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  • Recipe Room  »  Baked Flathead with Prosciutto, Tomato & Parsley



    • 50g butter, for greasing
    • 2 large onions, thinly sliced
    • 4 large potatoes, peeled and thinly sliced
    • 1 litre Fish Stock
    • 8 flathead fillets, or 4 halved fillets if large, skin on
    • 8 slices prosciutto
    • 3 vine-ripened tomatoes, chopped
    • 1 cup flat-leaf (Italian) parsley leaves, roughly chopped

    Baked Flathead with Prosciutto, Tomato & Parsley

    Salt Grill - Baked Flathead feature image

    Flathead is a fish commonly found in Australian waters, with 5 main varieties sold on the market. They are most often caught in NSW, Victoria and Queensland. Slow cooking, particularly of larger species, will prevent a dry texture. 


    Preheat the oven to 180oC.

    Grease a baking dish with the butter.

    Lay the onion slices evenly over the base of the dish, then layer the potato slices over the onion. Lightly season with sea salt and freshly ground black pepper.

    Pour the stock over and bake for 25 minutes, or until the potato is tender.

    Meanwhile, neatly trim the flathead fillets and remove as many bones as you can.

    Remove the baking dish from the oven and drape the prosciutto over the potato. Lay the fish fillets on top.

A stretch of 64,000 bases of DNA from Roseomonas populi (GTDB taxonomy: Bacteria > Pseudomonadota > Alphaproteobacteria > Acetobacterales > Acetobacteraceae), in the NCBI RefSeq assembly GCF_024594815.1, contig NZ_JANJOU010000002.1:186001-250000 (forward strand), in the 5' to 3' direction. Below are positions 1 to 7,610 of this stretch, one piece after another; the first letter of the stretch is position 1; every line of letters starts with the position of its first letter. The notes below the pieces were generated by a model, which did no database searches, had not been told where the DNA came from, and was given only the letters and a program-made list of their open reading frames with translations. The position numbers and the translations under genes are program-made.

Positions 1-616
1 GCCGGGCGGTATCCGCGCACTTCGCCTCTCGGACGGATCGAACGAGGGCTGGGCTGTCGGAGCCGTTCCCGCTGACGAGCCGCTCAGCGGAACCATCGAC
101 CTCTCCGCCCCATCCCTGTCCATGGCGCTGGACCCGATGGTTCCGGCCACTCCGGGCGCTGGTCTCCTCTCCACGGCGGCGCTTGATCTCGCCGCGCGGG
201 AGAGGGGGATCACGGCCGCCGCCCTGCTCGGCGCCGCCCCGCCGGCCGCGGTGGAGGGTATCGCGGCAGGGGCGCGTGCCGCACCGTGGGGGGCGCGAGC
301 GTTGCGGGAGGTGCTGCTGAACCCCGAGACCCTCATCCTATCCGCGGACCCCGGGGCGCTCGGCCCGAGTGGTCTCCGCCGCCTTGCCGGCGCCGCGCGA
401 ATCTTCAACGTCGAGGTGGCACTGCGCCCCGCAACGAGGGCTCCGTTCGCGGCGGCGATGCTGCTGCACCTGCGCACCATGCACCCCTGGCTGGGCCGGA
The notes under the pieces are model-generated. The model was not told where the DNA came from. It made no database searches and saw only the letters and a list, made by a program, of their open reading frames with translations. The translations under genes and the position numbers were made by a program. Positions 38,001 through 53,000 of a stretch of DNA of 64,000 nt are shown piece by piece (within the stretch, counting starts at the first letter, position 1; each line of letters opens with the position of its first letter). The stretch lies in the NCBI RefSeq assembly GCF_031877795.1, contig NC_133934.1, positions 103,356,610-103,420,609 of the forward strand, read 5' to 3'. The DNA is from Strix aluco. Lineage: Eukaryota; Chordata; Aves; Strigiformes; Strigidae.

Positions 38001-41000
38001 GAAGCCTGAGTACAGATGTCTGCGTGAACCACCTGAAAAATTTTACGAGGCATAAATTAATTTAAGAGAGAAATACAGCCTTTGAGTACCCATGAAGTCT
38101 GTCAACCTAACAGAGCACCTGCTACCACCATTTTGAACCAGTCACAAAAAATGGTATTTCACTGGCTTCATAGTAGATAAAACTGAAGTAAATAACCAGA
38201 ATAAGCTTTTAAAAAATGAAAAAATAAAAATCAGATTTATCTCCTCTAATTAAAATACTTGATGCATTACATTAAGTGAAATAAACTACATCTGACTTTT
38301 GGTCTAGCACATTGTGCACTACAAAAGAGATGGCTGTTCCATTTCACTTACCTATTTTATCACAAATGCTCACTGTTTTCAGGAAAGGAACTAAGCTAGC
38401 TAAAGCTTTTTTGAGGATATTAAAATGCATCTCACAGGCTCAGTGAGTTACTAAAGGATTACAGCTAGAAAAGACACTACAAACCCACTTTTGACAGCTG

Return to the oven and bake for a further 6–8 minutes, or until the fish is just cooked through.

    Sprinkle the chopped tomato and parsley over. Serve from the baking dish at the table.

     Salt Grill - HI RES Cover

    Recipe and Image from Salt Grill by Luke Mangan, published by Murdoch Books, rrp. $59.99.

    Submitted by
    Luke Mangan

    Tips and Tricks

    • If you’re wanting to eat sustainable seafood, consider swapping flathead for Whiting or Luderick. The Australian Marine Conservation Society recommends thinking twice before purchasing flathead.

    • Growing your own parsley is also a great way to avoid waste and ensure you have a constant supply of fresh herbs.

    • You can freeze leftover prosciutto. It’s best to wrap smaller chunks in cling film, as exposed small pieces can get ‘freezer burn’

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